Dell XPS 12 vs. Sony VAIO Duo 13: Battle of the Haswell Laptops
Image Credit: Intel_DE (XPS 12)

Dell XPS 12 vs. Sony VAIO Duo 13: Battle of the Haswell Laptops


Earlier this month at Computex 2013, Asia’s largest computer exhibition, Intel revealed its fourth-generation “Haswell” processors. Alongside the power-saving new chipsets, major computer manufacturers were showing off shiny new hardware refreshes that incorporate them.

With the rising popularity of tablet computing and ultraportable convertibles, The Diplomat takes a look at two laptop-tablet hybrids powered by the latest Haswell processors.

First up is the Dell XPS 12. The most striking feature, by far, is the rotating touchscreen housed in its aluminum frame. The refreshed Haswell version is thinner and lighter than its predecessor, with dimensions of 12.48 x 8.46 x 0.79 inches and 3.35 pounds. The 1080p screen measures 12.5 inches diagonally and features capacitive multi-touch.

Enjoying this article? Click here to subscribe for full access. Just $5 a month.

As the name implies, most would expect the Sony VAIO Duo 13 to be slightly larger than the Dell. Although the screen is bigger, at 13.3 inches diagonal, Sony’s model is smaller in every way except width. Its dimensions are 12.99 x 8.27 x 0.77. It weighs a mere 2.93 pounds, almost half a pound less than the Dell. The VAIO Duo 13 also has 1080p resolution, but its multi-touch screen uses dual-digitizer technology.

Both the XPS 12 and VAIO Duo 13 can be configured with either an Intel Core i5 or i7 chip. With the i5 (4200U) both computers have a turbo clockspeed of 2.6GHz. However, the XPS 12 and VAIO Duo 13 have slightly different models of the Haswell i7. The Dell comes with the Core i7-4650U with a turbo clockspeed of 3.3GHz, while the Sony gets the Core i7-4500U rated at 3GHz.

“Intel has claimed that Haswell chips will improve laptop battery life by 50 percent compared to previous Core processors code-named Ivy Bridge, which shipped last year,” wrote PCWorld. This means the latest XPS 12 will last up to 9.5 hours between charges, with the VAIO Duo 13 boasting more than 10 hours of battery life.

Another minor difference lies in the audio and webcam options. The XPS 12 uses a one-speaker system and a 1.3MP front-facing webcam that produces 720p video. Sony’s offering, on the other hand, sports two speakers and a 2.07MP webcam capable of 1080p video capture.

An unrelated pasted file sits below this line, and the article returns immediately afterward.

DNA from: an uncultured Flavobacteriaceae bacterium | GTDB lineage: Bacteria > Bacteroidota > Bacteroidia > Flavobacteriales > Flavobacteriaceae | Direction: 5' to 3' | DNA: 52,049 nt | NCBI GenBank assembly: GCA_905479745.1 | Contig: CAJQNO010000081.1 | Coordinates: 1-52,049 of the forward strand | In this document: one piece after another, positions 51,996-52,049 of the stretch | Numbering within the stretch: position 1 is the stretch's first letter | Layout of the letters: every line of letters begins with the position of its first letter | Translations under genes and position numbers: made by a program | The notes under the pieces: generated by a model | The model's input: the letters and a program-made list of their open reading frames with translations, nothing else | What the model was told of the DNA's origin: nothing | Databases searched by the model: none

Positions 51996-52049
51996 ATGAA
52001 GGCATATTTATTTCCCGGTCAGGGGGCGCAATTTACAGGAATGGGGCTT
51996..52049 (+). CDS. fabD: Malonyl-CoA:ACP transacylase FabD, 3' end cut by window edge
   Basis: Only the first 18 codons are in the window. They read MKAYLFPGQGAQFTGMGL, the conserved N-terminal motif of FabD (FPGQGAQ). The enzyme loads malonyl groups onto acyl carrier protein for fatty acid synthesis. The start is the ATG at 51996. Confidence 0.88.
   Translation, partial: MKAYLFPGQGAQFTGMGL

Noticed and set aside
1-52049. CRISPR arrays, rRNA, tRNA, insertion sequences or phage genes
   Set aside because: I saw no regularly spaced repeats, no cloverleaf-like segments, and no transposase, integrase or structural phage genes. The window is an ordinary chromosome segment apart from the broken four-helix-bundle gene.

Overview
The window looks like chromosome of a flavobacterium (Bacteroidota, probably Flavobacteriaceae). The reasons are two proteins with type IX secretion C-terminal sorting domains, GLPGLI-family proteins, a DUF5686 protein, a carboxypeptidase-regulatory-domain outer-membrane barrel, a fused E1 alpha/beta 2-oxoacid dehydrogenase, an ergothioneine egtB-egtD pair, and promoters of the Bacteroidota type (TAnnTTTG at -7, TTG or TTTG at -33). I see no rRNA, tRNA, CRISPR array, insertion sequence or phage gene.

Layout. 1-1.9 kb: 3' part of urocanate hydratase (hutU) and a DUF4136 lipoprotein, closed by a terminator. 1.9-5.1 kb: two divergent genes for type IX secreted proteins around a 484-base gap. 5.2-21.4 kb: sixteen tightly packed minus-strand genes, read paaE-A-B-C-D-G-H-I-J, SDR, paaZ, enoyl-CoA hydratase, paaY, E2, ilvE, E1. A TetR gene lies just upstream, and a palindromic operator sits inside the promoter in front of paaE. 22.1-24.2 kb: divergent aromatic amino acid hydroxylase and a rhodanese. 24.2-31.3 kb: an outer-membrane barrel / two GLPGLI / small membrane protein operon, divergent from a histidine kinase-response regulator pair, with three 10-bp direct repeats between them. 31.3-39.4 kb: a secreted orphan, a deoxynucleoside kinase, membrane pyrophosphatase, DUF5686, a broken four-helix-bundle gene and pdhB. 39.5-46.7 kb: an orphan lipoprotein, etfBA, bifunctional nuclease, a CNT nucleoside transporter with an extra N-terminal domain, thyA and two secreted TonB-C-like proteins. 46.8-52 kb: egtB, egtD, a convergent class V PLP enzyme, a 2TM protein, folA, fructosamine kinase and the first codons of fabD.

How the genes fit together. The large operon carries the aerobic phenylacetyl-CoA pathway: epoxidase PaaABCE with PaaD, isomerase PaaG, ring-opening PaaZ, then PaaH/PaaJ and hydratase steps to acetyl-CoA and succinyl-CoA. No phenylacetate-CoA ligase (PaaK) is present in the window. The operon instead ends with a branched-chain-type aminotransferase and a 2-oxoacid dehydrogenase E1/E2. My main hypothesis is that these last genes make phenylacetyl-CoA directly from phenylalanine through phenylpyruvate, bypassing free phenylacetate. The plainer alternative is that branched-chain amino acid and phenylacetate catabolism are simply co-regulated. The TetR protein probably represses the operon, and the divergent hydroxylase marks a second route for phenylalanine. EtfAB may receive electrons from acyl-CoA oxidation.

The XPS 12 and VAIO Duo 13 have identical Intel graphics cards, the HD Graphics 4400. Base RAM is 4GB, maxing out at 8GB for both. Solid state drives for each computer start at 128GB, with a maximum of 512GB. Both also come equipped with NFC (near field communication).

There are two issues involving the screens of each of these rival convertibles. With the XPS, tilting the screen within the frame will disable the keyboard and force it into tablet mode. While limiting viewing angles, this also misses a chance for added productivity. “On a cramped airplane, it'd be nice to be able to position the screen directly above your hands while you type things on the physical keys, but you'll have to use the touchscreen keyboard instead,” wrote The Verge.

Similarly, the VAIO suffers from a similar viewing-angle issue, as the sliding style allows only one position when the screen is open. SmallBizTrends explained that “the slant of the screen when the device is in laptop configuration cannot be adjusted and may not be for everyone.”

The Dell is offered in black, while the Sony is offered in black and white. Both utilize carbon fiber and aluminum in the computers’ construction.

The Dell XPS 12 starts at $1,199 and the Sony VAIO Duo 13 starts at $1,399. The Sony’s larger screen and lower weight may justify the increased price, but the Dell seems equally capable for the lower price tag. Perhaps the Sony is better suited for jet-setting business travelers, for whom the deviations in size and weight matter the most (and who probably have more money to spare).

The Dell might be a better option for everyday users due to the more varied viewing angles, especially if you have children who are looking at the screen from a lower angle. In the end, brand loyalty will probably trump specs for these quite evenly-matched competitors.

Do you own either of these computers? Which would you rather buy? Share your opinions in the comment section below.

Update: As one of our more passionate readers has pointed out, the VAIO Duo 13 has an available SD card slot, while the XPS 12 does not. The XPS 12 will begin shipping on July 7, and the VAIO Duo 13 is available now.

Sign up for our weekly newsletter
The Diplomat Brief